President Biden announced a historic move last week: pardoning all prior federal offenses of simple cannabis possession. The action is estimated to benefit some 6,500 Americans, while some 40,000 people who were convicted on a state level remain unaffected unless all state governors listen to Biden’s suggestion and do the same.
What about the military?
It turns out that Biden’s cannabis pardons do not apply to members of the U.S. military, a White House official told Military.com.
A representative of the Biden Administration confirmed to the outlet that the President’s pardon “does not extend to UCMJ offenses,” referring to the Uniform Code of Military Justice — the federal body of laws enacted by Congress that applies to military service members.
While it is true that the President has autonomous power to change some punishments under the Manual for Courts-Martial, significant reform to the Uniform Code of Military Justice must be made by Congress.
According to the Manual for Courts-Martial, a cannabis possession charge can lead to a dishonorable discharge, forfeiture of pay and a two-year maximum punishment, although it is commonly much less in real life.
“It looks like there are many steps that the lawmakers need to do before we can even begin to process whatever comes,” Pentagon spokesman Maj. Charlie Dietz said.
On the bright side, even though the President’s pardons won’t help active military service members or retirees who have been charged under the UCMJ, it would extend the number of applicants who otherwise wouldn’t be able to qualify because of their record. As many as 77% of young Americans are unable to qualify for military service, with drug and alcohol abuse accounting for 8%, according to a Pentagon study.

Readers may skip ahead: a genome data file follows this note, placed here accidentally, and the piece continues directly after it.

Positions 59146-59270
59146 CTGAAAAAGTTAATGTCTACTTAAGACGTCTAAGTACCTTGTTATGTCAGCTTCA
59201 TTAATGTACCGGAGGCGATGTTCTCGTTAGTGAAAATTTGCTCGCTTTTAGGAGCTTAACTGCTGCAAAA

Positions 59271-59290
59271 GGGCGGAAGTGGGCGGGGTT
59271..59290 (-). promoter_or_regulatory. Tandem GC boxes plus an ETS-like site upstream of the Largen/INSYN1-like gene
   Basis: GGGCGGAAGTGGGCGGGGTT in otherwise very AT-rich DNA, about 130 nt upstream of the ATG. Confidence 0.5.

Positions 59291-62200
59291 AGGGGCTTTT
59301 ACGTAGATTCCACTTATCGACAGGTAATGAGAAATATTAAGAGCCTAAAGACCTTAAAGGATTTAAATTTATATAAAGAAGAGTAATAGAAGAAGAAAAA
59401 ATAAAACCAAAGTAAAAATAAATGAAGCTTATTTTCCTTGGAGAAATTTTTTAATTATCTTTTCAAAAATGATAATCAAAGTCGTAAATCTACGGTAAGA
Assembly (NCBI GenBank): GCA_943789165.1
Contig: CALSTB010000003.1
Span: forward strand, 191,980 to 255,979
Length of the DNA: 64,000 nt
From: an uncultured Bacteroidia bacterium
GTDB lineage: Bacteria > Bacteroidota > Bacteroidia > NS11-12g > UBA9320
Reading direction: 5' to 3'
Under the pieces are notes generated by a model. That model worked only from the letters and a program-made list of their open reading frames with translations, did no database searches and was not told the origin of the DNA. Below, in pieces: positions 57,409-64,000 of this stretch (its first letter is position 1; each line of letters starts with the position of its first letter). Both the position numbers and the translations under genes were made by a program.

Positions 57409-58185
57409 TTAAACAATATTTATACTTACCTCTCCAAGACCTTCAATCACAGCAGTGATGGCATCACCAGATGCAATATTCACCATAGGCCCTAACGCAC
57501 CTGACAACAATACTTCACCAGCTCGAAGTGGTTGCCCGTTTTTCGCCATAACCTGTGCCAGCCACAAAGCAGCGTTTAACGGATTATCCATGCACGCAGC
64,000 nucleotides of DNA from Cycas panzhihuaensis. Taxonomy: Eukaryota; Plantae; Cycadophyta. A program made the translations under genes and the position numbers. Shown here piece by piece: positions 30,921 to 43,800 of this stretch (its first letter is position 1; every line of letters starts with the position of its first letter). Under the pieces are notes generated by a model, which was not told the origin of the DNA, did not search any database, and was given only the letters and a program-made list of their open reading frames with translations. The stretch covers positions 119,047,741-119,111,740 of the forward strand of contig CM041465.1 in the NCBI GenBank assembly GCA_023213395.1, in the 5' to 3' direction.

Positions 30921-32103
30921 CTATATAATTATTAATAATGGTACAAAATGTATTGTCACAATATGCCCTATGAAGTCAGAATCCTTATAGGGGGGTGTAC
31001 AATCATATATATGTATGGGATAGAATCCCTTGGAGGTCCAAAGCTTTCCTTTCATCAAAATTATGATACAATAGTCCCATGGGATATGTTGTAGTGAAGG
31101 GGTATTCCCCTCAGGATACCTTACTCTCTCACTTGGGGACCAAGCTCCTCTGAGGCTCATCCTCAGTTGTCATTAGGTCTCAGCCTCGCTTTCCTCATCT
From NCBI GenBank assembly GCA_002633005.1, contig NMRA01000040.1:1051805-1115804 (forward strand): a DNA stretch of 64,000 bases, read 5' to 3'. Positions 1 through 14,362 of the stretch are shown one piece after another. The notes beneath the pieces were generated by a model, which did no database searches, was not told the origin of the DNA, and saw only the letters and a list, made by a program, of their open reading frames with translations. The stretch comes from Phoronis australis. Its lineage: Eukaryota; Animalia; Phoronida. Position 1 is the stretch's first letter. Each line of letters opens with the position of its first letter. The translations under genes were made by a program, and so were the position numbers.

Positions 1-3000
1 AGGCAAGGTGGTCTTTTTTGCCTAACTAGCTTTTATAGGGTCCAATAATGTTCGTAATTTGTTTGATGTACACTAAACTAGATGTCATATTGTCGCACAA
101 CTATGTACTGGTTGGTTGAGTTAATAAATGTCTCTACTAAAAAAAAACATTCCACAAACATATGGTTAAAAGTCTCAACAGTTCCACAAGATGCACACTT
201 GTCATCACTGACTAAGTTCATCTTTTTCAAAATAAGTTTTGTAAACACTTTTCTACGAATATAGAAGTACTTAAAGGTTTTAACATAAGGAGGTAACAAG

Eric Carpenter, an associate professor of law at Florida International University with a specialty in military justice confirmed that the UCMJ is the first authority for service members, before federal or state laws.
Professor Carpenter further explained that Biden’s action hints to federal prosecutors nationwide that simple cannabis possession charges are not worth pursuing, which could also help raise the number of people eligible to apply for military service.
“This will open up a lot of people to come into the services,” Carpenter told Military.com. “But once they’re in, the UCMJ will apply to them.”
It is important to note that, according to recent surveys, more Americans now smoke pot than cigarettes and as many as 50% of all recruits come from a state where cannabis is now legal at least for medical purposes.
Military Members Aren’t The Only Ones That Won’t Benefit From Biden’s Pardon
Immigration rights advocates were especially angry because “this pardon does not apply to individuals who were non-citizens not lawfully present in the United States at the time of their offense,” reported Marijuana Moment.
Rep. Alexandria Ocasio-Cortez (D-NY) was one of the first politicians to publicly raise awareness of this issue.
This is truly great news.
And for people to truly be freed from having their lives haunted by unjust marijuana convictions, we must work to *expunge* records beyond pardoning.
Between that and descheduling cannabis, we can make huge steps forward for so many communities. https://t.co/cJVAvyOM0n
— Alexandria Ocasio-Cortez (@AOC) October 7, 2022
Air Force’s Recent Policy Changes
With marijuana use being more common every year, some military branches took matters into their own hands, prior to Biden’s action, and are working on new regulations that would give a second chance to applicants who test positive for THC.
Recruits who otherwise qualify to serve but tested positive for THC at Military Entrance Processing Stations (MEPS) might be granted a waiver, Maj. Gen. Ed Thomas, commander of the Air Force Recruiting Service told Air Force Times in an interview published in September.
He emphasized that applicants who test positive for THC while at MEPS are “permanently” prohibited from entering the Air Force or Space Force. However, with more states legalizing marijuana, the number of THC-positive applicants is rising.
“We have to be realistic today,” Thomas continued. “We need to exercise common sense.”
This article originally appeared on Benzinga and has been reposted with permission.